Robin Hoods never die
We all remember well the famous tribute to Gen. McArthur: “Old soldiers never die; they just fade away.” Unfortunately it is impossible to repeat the same tribute in modern times for Robin Hoods. They never die, and never fade away.
The tale of Robin Hood has always been a very attractive topic for book writers, movie makers and some politicians. The reason is obvious: The majority of common people everywhere love the idea of taking from the rich and giving to the poor. For example, almost all parties on the left, including the social democrats, believe that the best way to solve the problem of poverty created by unjust income distribution is through a transfer of income and wealth from the rich to the poor. The simplest and most practical way to do that, they think, is through a suitable taxing policy.
However, poverty and unjust income distribution are very complex problems that cannot be solved by such simple remedies. In short, income and wealth transfer from the rich to the poor via a simple tax policy cannot solve such complex problems. Even before the last crisis, the poverty line stayed at effectively the same level in many countries despite various tax reforms that were designed to end the problem.
Not long ago, the Liberal Democrat Party of the United Kingdom proposed a “tycoon” tax. The tax’s name is politically quite attractive to the left and, more importantly, to ordinary British citizens who face economic problems. And then newly elected French President François Hollande also announced that he would target the rich with a new tax policy. The hottest topic during the recent TV debate between U.S. President Barack Obama and Republican challenger Mitt Romney were their opinions on taxing the rich.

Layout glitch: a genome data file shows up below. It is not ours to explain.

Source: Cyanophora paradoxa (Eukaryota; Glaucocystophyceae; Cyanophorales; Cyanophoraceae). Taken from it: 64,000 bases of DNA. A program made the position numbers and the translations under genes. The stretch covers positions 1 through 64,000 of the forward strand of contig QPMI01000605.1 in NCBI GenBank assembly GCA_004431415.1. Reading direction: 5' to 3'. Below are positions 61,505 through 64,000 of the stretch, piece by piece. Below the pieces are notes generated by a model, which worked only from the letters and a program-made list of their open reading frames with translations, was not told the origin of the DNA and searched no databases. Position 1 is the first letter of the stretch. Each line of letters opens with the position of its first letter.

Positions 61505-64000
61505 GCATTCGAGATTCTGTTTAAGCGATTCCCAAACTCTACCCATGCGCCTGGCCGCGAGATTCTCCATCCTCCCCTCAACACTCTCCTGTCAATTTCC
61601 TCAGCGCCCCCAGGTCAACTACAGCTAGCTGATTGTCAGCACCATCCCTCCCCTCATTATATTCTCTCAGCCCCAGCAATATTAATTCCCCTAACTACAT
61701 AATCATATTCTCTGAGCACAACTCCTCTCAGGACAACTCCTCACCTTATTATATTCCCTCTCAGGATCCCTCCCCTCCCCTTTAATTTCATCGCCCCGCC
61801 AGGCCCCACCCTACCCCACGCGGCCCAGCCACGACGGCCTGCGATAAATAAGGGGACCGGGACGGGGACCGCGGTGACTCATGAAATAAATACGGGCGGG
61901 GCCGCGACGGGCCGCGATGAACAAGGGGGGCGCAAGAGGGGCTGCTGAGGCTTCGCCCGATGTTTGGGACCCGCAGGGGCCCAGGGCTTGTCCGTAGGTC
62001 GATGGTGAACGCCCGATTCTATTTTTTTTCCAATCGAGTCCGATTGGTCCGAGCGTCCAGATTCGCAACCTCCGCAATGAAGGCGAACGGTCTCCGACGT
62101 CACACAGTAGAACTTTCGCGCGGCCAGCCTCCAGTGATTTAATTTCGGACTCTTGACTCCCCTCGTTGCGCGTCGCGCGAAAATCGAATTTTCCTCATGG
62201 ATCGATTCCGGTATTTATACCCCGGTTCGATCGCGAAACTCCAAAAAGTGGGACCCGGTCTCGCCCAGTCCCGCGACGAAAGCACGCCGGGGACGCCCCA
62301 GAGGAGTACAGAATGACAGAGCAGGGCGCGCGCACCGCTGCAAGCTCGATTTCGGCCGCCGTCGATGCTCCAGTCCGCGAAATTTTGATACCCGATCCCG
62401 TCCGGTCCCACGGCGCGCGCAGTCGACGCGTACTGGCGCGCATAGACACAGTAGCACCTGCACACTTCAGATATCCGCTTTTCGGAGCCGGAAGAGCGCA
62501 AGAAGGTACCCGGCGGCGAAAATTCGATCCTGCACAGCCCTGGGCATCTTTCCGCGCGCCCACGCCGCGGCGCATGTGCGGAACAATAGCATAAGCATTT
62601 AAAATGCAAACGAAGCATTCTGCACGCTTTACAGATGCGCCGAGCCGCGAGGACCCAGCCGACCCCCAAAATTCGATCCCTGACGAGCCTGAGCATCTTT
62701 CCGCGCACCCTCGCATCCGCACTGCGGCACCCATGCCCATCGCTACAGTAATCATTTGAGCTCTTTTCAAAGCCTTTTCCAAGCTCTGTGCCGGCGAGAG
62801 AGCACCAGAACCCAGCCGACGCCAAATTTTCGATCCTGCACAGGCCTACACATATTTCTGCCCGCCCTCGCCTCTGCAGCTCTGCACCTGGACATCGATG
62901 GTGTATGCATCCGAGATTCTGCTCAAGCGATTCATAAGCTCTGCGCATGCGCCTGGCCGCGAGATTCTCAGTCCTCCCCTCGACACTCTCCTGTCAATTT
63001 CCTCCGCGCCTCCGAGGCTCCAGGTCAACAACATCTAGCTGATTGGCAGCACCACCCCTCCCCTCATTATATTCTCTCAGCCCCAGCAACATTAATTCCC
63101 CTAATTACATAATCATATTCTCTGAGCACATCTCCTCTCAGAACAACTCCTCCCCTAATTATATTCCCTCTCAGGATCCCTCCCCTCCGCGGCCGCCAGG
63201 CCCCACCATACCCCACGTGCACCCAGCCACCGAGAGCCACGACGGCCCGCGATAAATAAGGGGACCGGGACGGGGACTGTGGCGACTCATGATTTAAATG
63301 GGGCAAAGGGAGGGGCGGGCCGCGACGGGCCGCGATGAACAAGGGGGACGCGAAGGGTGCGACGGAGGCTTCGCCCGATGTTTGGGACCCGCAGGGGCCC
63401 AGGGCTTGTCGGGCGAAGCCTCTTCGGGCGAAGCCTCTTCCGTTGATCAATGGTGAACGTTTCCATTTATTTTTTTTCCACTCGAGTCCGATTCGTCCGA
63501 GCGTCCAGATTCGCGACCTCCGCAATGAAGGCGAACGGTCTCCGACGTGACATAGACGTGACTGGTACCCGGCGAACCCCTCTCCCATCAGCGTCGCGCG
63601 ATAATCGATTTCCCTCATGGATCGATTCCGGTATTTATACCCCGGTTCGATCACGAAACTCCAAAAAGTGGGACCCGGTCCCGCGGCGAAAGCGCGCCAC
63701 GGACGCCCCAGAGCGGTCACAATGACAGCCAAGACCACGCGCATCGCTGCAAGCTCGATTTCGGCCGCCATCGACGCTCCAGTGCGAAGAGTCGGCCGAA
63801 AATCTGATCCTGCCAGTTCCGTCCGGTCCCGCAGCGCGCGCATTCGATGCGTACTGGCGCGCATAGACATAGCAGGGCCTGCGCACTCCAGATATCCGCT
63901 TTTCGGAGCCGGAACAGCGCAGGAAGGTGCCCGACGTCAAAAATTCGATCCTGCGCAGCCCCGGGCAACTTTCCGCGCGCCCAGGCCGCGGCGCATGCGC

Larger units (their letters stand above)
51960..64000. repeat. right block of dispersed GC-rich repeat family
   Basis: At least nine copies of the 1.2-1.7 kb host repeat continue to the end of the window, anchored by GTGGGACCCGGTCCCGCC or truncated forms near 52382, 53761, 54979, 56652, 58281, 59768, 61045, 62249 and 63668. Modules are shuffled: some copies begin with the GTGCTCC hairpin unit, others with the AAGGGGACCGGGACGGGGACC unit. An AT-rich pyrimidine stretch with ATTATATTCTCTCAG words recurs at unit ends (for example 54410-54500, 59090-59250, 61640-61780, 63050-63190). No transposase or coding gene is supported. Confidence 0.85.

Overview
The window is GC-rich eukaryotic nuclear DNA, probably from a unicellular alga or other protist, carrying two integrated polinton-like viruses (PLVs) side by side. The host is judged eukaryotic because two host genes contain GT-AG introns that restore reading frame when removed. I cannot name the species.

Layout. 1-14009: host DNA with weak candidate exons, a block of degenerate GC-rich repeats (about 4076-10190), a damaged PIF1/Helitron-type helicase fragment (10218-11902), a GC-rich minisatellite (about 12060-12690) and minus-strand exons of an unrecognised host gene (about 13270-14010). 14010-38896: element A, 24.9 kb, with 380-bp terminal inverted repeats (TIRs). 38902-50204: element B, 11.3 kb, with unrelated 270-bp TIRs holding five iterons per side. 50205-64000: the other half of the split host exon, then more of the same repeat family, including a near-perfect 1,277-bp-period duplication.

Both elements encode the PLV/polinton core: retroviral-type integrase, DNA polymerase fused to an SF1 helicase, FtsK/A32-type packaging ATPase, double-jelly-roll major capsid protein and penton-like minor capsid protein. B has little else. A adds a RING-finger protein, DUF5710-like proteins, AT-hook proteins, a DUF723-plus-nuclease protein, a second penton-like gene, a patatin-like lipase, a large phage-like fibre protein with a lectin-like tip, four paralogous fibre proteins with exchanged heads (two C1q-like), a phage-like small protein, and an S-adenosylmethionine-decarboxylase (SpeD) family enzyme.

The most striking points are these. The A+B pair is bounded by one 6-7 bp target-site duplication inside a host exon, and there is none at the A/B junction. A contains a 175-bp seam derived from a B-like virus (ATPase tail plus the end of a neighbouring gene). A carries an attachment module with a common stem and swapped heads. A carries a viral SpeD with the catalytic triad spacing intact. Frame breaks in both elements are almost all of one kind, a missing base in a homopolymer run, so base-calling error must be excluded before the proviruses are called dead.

These seasoned politicians surely know the failure stories of such taxation policies, which were implemented in some Western countries in the past. The problem is that the policies cannot feasibly ensure balanced income distribution and increased tax revenues. Past experiences have proven that targeting the rich has always been politically a very attractive move but was not successful when implemented by almost all leftist parties in Western Europe, especially after World War II.
It brought neither prosperity to the poor nor, particularly, increased tax revenues to the government. Instead, it destroyed investment for production incentives, at least for a time, and resulted in slower growth rates and higher unemployment which, of course, did not benefit the poor.
Recently, discussion about a similar idea has begun in Turkey. As growth is slowing down and new price hikes are becoming necessary to stop a drop in the budgetary balance, proposing higher taxes for the rich might seem politically attractive but not practical, as all historical facts and the stories of past failures indicate.
There is no clear evidence or past experience to indicate which maximum tax rate level is feasible in the interests of finding a rate which will not discourage new domestic and foreign investments and, at the same time, contribute considerably to narrowing the budget deficit. The policies taken must not do more harm than good.